World Mental Health Day 2021: Mental health in an unequal world

Published Thursday, 07 October 2021

Health and care partners across Coventry and Warwickshire are marking World Mental Health Day on 10 October.

World Mental Health Day 2021: Mental health in an unequal world

This year is about raising awareness of mental health inequalities and what people can do to overcome them and improve mental health and wellbeing for everyone.

Health inequalities are avoidable differences in health across the population, and between different groups of people. They are determined by circumstances largely beyond an individual’s control, such as the conditions in which they live, work, grow and age, which put them at an unfair disadvantage, limiting their opportunities to live longer and healthier lives.

COVID-19 has highlighted how inequalities in our society can have real consequences for people’s health, and data has shown the mental health effects of the pandemic have hit some groups harder than others. There have been changes to society that influence mental health, such as increased unemployment and social isolation. These have impacted on how people access services and have led to a decline in the mental wellbeing of young people and women in particular.

Those with existing long-term physical or mental health conditions, younger people, people who are unemployed, people who identify as LGBTIQ+ and older people have experienced greater declines in their mental and emotional health during the pandemic compared to the general population.

The Coventry and Warwickshire Mental Health Needs Assessment (2021) identified that people living in the 20% most deprived areas were three times more likely to be admitted to hospital with a severe mental illness than people living in the most affluent areas. Asylum seekers are five times more likely to experience mental health issues and people from non-white British ethnicities have lower access rates to support services for common mental health issues. Close to half of people who are homeless and rough sleeping live with a mental health diagnosis and the majority experience mental health difficulties.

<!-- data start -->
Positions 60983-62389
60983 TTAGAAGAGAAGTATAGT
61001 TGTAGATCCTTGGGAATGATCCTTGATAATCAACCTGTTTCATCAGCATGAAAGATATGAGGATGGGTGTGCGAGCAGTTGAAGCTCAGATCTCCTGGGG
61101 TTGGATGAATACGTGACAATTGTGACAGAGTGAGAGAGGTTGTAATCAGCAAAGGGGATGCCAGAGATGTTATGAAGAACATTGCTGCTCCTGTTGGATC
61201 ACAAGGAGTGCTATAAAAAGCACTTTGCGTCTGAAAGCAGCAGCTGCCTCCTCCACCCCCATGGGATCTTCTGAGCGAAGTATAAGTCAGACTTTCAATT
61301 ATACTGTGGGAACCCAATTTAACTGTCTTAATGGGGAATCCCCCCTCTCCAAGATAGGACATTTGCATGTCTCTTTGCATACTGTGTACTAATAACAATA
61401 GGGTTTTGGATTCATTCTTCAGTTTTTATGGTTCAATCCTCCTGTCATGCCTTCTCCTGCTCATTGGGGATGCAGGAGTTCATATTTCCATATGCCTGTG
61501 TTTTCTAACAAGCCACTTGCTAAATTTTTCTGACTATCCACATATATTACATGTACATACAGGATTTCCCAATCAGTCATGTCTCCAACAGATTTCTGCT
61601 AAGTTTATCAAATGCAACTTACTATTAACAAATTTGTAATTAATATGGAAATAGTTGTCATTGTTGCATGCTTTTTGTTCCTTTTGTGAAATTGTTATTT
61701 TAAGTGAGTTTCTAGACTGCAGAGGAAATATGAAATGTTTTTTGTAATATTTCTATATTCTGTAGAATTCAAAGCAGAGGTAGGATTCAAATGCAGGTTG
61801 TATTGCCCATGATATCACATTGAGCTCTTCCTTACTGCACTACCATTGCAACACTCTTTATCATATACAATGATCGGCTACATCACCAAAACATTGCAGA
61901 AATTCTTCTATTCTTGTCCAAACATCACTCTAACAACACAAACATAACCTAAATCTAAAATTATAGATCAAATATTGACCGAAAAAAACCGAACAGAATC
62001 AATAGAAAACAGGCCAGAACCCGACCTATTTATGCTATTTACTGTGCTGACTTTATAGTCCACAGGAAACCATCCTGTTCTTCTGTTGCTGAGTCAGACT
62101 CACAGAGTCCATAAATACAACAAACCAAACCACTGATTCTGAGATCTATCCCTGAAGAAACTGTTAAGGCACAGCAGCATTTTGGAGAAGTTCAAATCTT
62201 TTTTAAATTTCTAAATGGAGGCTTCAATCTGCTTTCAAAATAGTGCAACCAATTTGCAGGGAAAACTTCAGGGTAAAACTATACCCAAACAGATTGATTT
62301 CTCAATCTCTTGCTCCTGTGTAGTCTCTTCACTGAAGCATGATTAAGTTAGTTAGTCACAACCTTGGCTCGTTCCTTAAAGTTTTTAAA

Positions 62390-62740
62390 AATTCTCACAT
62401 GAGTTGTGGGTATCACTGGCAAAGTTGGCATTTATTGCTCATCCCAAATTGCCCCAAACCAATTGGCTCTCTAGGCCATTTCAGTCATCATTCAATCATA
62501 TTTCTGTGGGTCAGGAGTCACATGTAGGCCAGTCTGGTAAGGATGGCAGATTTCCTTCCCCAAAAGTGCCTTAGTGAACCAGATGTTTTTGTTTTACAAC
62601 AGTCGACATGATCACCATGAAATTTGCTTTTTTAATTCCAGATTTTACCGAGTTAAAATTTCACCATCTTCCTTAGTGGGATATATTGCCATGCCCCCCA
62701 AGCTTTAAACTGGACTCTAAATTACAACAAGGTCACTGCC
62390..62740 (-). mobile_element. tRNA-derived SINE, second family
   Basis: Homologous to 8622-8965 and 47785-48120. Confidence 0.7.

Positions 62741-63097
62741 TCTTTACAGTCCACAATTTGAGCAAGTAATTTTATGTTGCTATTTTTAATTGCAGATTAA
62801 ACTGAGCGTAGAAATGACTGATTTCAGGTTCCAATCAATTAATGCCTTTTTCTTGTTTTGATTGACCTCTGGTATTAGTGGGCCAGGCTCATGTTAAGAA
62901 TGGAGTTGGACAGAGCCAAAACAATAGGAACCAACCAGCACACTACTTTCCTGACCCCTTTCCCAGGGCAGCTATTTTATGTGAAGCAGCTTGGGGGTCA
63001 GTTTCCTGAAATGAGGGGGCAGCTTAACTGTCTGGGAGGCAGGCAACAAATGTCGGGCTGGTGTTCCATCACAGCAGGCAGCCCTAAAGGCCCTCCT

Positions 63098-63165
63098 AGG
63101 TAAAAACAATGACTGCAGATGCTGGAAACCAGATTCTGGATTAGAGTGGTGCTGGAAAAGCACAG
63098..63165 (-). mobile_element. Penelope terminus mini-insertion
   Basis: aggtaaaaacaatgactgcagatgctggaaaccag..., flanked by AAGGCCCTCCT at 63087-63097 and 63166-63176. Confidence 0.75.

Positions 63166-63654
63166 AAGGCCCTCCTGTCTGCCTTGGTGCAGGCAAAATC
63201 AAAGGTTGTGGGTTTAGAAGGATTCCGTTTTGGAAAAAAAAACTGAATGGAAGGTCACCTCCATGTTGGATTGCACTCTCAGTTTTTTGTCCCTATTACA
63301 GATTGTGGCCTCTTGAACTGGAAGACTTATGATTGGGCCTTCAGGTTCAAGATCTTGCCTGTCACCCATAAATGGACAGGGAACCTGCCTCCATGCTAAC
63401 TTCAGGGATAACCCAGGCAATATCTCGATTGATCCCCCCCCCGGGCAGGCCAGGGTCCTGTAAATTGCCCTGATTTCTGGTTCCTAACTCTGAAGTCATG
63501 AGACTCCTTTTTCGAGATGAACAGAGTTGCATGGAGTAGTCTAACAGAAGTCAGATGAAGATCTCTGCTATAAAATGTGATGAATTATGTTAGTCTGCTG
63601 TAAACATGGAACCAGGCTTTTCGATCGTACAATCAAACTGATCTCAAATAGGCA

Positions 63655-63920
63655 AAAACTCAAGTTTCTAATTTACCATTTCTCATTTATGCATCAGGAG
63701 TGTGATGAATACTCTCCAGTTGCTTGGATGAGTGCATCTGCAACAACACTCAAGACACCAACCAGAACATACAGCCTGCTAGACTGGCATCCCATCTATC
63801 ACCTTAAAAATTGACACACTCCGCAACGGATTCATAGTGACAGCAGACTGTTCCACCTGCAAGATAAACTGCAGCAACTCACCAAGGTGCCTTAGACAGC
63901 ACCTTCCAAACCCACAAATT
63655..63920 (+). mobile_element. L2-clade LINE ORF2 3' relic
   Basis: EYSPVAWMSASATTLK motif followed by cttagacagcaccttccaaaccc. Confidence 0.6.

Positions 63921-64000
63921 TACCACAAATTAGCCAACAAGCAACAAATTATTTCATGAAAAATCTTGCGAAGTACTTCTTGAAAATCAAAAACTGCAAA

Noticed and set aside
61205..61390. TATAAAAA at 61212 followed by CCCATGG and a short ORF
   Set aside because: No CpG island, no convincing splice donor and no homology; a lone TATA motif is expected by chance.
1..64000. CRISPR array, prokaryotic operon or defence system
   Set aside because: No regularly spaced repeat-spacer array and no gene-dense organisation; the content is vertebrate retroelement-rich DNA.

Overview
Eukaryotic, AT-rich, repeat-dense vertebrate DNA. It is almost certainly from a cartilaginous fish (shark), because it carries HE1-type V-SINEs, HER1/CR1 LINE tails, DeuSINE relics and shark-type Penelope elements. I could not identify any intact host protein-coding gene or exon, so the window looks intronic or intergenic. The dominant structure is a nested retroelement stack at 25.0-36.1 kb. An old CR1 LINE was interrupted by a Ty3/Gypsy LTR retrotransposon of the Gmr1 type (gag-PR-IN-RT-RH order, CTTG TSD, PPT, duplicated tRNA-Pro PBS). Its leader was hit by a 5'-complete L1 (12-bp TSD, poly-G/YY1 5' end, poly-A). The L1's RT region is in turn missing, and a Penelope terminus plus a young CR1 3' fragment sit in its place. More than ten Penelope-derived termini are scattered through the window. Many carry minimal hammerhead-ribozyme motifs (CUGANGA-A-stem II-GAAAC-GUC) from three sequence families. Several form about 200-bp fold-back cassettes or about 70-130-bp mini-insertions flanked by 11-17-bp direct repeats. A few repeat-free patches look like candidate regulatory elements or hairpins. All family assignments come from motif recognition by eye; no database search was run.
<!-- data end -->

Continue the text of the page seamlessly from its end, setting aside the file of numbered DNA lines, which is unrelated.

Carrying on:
A case study from Coventry organisation Inini, which help those struggling with their mental health and accessing the right support, while they go through the integration process into new communities after first arriving in the UK, can be found on the Dear Life blog.

There are many things people can do to boost their mental health and emotional wellbeing and support each other. Evidence suggests there are Five Ways to Wellbeing that help you feel more positive and able to get the most out of life – connect, keep learning, be active, give and take notice. There are also local services that can provide help and support, on the Dear Life website.

Knowing others have faced similar struggles can really help people to cope with their own difficulties so we would like to encourage people to be open about their experiences, past or current. The majority of us have likely experienced negative impacts on our wellbeing during the pandemic period.